As with all care organisations staffing is the major cost to us. As a specialist unit, all of our health professionals are experienced and well qualified. Staff training and development is very important in ensuring that their practice and skills are up to date and that they can continue to offer the very high levels of care that we are well known for. Our ward staffing levels are set to give the patients high levels of care but this all obviously comes at a cost. Our paid staff are supported by a huge volunteer workforce and if it were not for them our costs would be much greater.
Does The Queenscourt At Home Service Do What The District Nurses Do?
No, Queenscourt at Home is working alongside District Nurses and GP who have responsibility for patients who are living at home. Queenscourt at Home is there to help these primary care services keep people at home and to manage any crisis or difficulties that may occur.
Can I Choose Queenscourt as a Preferred Place of Care?
Most people want to be cared for in their own home (or care home) and Queenscourt will do everything it can to try and assist them in this choice. For those who know that this will not be manageable, or is not their choice, then it may be necessary to plan a nursing home placement or a relative’s home. We cannot offer Queenscourt as a place to book into for the last days and weeks of life since to do this would mean that we neither have beds available for those who need them urgently, nor the best use of the skills of our staff. For some people who are admitted with severe symptoms, deterioration in their condition can occur whilst an inpatient and they may die here.
Do You Get Any Government Funding?
We get just over 20% of our running costs from local clinical commissioning groups for our inpatient and day services. The Queenscourt at Home Service is part funded by the Southport and Formby CCG but unfunded in West Lancs. The proportion of our funding which comes from the NHS is steadily decreasing and we still need to raise 75% of our running costs and the cost of the Queenscourt at Home Service from public giving. The main part of our income is very unpredictable as it comes from public donations and legacies.
Why Are Legacies So Important To Us?
We are an independent voluntary and charitable body and whilst we have some financial support from the NHS most of our income comes from charitable donations. We need to raise over £3 million a year to run Queenscourt; of this sum legacies and memorial donations contribute by far the most to our funds. Legacies and memorial donations are therefore vital to us.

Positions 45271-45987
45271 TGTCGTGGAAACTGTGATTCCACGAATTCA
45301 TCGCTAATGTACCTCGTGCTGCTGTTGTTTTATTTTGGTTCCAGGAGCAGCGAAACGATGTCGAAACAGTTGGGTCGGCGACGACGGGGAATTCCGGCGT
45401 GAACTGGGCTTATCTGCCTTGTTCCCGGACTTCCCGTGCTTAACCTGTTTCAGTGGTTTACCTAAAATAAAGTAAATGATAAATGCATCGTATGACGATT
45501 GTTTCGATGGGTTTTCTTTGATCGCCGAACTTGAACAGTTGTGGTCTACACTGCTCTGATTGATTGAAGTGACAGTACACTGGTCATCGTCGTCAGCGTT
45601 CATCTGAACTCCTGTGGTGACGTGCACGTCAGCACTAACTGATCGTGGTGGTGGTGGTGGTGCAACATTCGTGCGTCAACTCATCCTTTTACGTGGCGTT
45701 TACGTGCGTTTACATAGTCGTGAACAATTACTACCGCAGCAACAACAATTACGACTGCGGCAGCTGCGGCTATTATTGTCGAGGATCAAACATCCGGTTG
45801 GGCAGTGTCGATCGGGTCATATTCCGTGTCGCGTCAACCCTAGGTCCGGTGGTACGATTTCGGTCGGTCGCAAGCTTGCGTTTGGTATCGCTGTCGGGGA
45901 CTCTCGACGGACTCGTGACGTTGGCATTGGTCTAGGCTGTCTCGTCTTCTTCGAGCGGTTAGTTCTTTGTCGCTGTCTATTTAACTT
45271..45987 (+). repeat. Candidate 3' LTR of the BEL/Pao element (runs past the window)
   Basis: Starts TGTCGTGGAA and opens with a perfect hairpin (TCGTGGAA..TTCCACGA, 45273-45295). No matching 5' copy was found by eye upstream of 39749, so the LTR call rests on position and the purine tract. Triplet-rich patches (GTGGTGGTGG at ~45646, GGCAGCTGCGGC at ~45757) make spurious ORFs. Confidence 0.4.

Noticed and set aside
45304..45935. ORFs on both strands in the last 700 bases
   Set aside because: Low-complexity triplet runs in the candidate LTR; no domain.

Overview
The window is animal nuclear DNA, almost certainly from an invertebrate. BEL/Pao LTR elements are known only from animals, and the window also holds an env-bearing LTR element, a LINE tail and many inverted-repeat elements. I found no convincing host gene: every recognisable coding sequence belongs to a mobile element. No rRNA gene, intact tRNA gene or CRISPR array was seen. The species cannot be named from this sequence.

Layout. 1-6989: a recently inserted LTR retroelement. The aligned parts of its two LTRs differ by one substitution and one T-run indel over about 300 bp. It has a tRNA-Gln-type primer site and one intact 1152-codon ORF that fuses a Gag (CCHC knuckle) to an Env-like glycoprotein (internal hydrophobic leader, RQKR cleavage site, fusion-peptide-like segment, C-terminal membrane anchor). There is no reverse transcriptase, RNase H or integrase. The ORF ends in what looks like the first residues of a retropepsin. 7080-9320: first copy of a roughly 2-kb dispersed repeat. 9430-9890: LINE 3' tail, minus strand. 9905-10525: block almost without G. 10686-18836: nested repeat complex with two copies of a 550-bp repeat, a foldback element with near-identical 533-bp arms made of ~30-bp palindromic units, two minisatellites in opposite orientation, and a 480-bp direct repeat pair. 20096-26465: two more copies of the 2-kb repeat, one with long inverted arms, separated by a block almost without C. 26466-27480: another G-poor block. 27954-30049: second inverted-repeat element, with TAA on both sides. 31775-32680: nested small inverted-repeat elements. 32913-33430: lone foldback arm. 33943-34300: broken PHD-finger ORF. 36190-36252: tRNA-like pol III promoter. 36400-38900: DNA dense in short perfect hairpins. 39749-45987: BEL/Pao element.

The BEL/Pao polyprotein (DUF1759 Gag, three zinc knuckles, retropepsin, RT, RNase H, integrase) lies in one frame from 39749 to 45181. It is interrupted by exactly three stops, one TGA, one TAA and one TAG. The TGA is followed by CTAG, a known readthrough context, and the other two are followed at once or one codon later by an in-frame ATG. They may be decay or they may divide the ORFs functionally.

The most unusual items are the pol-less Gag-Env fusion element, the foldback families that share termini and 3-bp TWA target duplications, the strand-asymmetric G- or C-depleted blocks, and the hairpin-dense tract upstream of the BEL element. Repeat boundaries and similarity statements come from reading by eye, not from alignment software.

How Can I Help?
There are many ways in which you can help. We are always on the lookout for committed volunteers to work in various areas of the hospice, our gardens, fundraising and our shops and cafe. Whatever your skills we can use them well. We are always grateful for donations of money, legacies, give as you earn scheme (has your employer got one?) and in memory of donations. Also, the more you talk about Queenscourt and the work it does, he more word spreads and can relieve the anxiety of the word “hospice”, so you are vital as an ambassador. For those in the faith community we value prayers and support. You may be able to think of novel and creative ways to support Queenscourt and we’d love to hear them.
Are Your Fundraisers Paid?
We do employ fundraisers as we have to be able to create income in these difficult times. They, with the support of volunteers, work hard at all hours and days organising and running a calendar of events to raise funds for us. They also oversee our charity shops. We also have four dedicated Fundraising Support Groups, made up entirely of volunteers who organise their own events to raise money for us.
How Did Queenscourt Get Its Name?
Queenscourt was the original name of a house that was left to the charity when we were first fundraising for the building. The property was on Queens Road and because it would have been an inappropriate building for a hospice the executors agreed that it be sold and a condition of this was that the name would be kept for the new building.